Mini-Mexican Chocolate Pies (Adapted from The Food Network Magazine)
30 oreo cookies
6 Tbsp butter, melted
2 cups milk
1/2 cup sugar
1 Tbsp cocoa powder
1/2 tsp roasted cinnamon
1/4 tsp almond extract
1 pinch cayenne
1/4 cup cornstarch
1/2 tsp salt
4 egg yolks
2 Tbsp cold coffee
1/2 tsp vanilla extract
4 oz semisweet chocolate chips
  1. Preheat the oven to 350. Crush the oreo cookies in a food processor.
  2. Add melted butter and pulse until moist. Divide between 12 muffin tins and press into the bottom and side of each cup. Bake for 20 minutes. Let cool while preparing the filling.
  3. Heat the milk in a large saucepan until hot but not boiling.
  4. In a separate bowl, whisk the sugar, cocoa powder, cinnamon, almond extract, cornstarch, and salt.
  5. Whisk the egg yolks, coffee, and vanilla into the sugar mixture.
  6. Temper the egg mixture by whisking in half of the hot milk into the eggs until smooth. Then whisk the egg mixture into the rest of the hot milk.
  7. Cook, whisking, 3-5 minutes until it boils and thickens. Remove from the heat, whisk in the chocolate until it is all melted. Let cool slightly. Stir during cooling so a skin doesn't form.
  8. Pour the filling into the muffin-tins and refrigerate until the pudding sets.

Sunday, December 04, 2011

Arroz by any other name



I'm not sure when I discovered Arroz con Pollo. I grew up in a pretty small town without a lot of ethnic diversity when it came to restaurants (or people for that matter).

I do know, however, that I discovered I could make Arroz con Pollo at home this summer. Which was a game changer here. I found a recipe which made the entire thing seem like child's play, because really, the thing that make arroz con pollo what it is, is this magic seasoning in a box - Sazon.



And of course, this little box contains more than one seasoning packet. Which I've been more than happy to make use of. I've started arroz con-ing on a near weekly basis. Almost anything I can get my little hands on because it's just that easy - make a sauce with tomato sauce and sazon, add rice, add protein of choice. It works just as well with chicken as it does with shrimp or pork.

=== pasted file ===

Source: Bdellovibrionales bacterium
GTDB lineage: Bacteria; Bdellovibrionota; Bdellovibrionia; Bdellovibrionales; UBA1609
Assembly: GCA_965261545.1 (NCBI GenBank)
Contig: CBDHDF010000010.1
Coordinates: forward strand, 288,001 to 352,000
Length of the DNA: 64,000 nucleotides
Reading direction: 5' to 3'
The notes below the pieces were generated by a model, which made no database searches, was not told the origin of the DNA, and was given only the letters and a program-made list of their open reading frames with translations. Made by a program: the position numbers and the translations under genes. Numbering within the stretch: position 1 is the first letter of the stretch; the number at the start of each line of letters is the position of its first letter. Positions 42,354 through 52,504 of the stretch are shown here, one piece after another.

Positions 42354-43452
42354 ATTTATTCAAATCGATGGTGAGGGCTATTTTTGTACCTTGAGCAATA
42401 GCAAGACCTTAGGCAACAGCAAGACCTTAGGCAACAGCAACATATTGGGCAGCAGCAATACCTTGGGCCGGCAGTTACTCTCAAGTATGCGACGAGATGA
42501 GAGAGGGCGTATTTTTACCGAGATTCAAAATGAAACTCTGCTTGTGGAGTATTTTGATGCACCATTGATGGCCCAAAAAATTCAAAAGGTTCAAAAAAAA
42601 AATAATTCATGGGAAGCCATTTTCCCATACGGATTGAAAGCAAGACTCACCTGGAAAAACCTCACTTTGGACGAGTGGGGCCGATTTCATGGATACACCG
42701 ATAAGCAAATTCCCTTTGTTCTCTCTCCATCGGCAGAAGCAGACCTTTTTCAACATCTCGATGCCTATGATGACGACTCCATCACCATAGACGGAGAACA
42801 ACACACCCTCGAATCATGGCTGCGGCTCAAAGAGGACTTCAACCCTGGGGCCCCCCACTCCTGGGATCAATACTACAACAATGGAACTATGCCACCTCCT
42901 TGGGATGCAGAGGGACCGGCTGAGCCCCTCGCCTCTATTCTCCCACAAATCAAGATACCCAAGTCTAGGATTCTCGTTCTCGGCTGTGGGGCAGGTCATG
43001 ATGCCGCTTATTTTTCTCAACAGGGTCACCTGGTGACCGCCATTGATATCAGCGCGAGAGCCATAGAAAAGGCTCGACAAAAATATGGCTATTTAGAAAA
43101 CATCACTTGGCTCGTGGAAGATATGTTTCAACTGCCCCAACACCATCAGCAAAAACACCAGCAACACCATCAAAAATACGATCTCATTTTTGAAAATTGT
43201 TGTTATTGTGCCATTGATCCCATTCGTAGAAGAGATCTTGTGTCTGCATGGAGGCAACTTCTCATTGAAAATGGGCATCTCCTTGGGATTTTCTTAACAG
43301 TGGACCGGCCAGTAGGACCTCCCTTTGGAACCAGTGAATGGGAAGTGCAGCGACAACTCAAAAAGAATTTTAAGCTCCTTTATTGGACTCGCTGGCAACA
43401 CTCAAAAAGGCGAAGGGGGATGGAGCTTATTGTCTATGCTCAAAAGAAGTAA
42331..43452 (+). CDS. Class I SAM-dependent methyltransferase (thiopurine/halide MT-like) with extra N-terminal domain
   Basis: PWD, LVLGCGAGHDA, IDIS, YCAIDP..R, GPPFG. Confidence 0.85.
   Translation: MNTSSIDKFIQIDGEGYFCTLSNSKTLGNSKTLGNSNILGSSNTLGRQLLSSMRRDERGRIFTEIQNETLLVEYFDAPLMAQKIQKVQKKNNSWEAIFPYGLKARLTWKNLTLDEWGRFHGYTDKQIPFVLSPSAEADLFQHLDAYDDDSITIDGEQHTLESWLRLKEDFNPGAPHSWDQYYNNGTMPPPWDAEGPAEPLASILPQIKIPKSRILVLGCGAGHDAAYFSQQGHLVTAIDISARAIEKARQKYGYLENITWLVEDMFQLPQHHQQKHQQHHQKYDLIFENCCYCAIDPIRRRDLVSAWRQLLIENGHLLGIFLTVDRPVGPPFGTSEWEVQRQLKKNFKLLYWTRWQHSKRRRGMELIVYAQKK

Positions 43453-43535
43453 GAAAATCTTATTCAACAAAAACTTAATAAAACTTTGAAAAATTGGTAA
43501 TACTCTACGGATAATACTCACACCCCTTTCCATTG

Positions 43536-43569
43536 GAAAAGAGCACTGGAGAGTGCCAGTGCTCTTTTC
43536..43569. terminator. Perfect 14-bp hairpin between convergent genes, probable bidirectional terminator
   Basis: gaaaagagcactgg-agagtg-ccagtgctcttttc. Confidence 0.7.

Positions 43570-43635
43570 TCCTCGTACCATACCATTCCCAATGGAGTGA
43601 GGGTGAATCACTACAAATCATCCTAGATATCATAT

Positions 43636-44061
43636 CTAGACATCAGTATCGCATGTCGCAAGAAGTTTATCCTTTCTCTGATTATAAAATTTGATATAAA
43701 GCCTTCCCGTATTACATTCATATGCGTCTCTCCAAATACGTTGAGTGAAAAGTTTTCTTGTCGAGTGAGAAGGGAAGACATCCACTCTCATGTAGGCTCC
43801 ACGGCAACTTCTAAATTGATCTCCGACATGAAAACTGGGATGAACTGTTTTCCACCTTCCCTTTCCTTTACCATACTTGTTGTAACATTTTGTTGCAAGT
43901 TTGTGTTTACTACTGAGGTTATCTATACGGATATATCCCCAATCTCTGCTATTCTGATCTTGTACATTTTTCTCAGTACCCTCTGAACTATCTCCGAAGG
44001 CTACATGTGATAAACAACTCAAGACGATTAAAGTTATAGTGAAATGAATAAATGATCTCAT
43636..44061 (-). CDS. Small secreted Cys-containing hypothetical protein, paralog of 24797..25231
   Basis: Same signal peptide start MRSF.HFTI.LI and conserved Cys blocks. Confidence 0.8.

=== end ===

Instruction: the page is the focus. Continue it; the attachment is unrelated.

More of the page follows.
Now that I shared with you my secret of how easy this dish is, I'll tell you a way to make it even easier - use pre-cooked meat! Which makes this a fabulous way to use up leftovers (anyone still have turkey in their fridge? Arroz con pavo!). And if you want to go even easier than pre-cooked meat, use precooked meat someone else cooked! I love some of the prepared meats at Trader Joes - their potroast, pollo asada, and most especially carnitas. I picked up a package of their carnitas, used a fork to pull it apart (okay, I'm not going to lie - I pulled it apart with my fingers, but if I were serving this for company I would most certainly use a fork) and threw it in with my rice. Voila - arroz con carnitas!


Arroz Con Carnitas
3 Tbsp canola oil
1 cup tomato sauce
1 packet Sazon
2 bay leaves
1/ tsp cumin
2 cups of uncooked rice
4 cups water
salt and pepper
12 oz cooked carnitas, fork-pulled

  1. Heat oil in a dutch oven over medium heat.
  2. Add tomato sauce, Sazon, bay leaves and cumin. Cook for 5 minutes.
  3. Add the rice and cook for 1 minute.
  4. Stir in the water. Season with salt and pepper and bring to a boil.
  5. Boil for 10 minutes, then lower heat and simmer for 25 minutes.
  6. Stir in the carnitas and heat until the entire dish is warmed through.


Scalloped Corn (From the Fannie Farmer Cookbook)
3 Tbsp flour
1 tsp salt
1/4 tsp paprika
1/4 tsp dry mustard
pinch of cayenne pepper
3 Tbsp butter
1 small green pepper, chopped
1/2 onion, chopped
1 cup milk
2 cups corn kernels
1 egg yolk, slightly beaten
2/3 cup buttered bread crumbs
  1. Preheat oven to 400. Spray a baking dish with baking spray. Mix flour, salt, paprika, mustard, and cayenne pepper in a small bowl.
  2. Melt the butter in a skillet, add the green pepper and onion and cook until soft.
  3. Stir in the flour mixture and cook, stirring for 2-3 minutes.
  4. Add the milk while stirring. Bring to a boil
  5. Stir in the corn and egg yolk.
  6. Spoon into the baking dish and sprinkle with the bread crumbs. Bake 25 minutes.

Saturday, December 03, 2011

Sufferin' Succotash




Before a couple of years ago, the only time I had ever heard of succotash was when it was uttered, alongside what could only be gallons of spittle, by Sylvester the Cat. I assumed it was one of those nonsense phrases like "Gee Wilikers."

Turns out succotash really is something. A vegetable medley that's a little different than your peas and carrots. My discovery began with Trader Joes - as all good discoveries do. In fact, if Christopher Columbus had a Trader Joes by him, he would have known he hadn't landed in India because - duh, no masala to be found anywhere. However, he would have seen succotash, which should have clued him in that this, my friends, was America. Land of the free and the brave - until the Pilgrims came and took the freedom of the braves.

Trader Joes has an edamame succotash that I pick up every now and again for variety. But traditional succotash, it turns out, is a lima bean dish. And we all know how much I love lima beans. Further research indicates that succotash was originally a Native American dish that was popular during the Great Depression because it was inexpensive to make. Which makes sense, since for many years corn was considered food for livestock, and not people.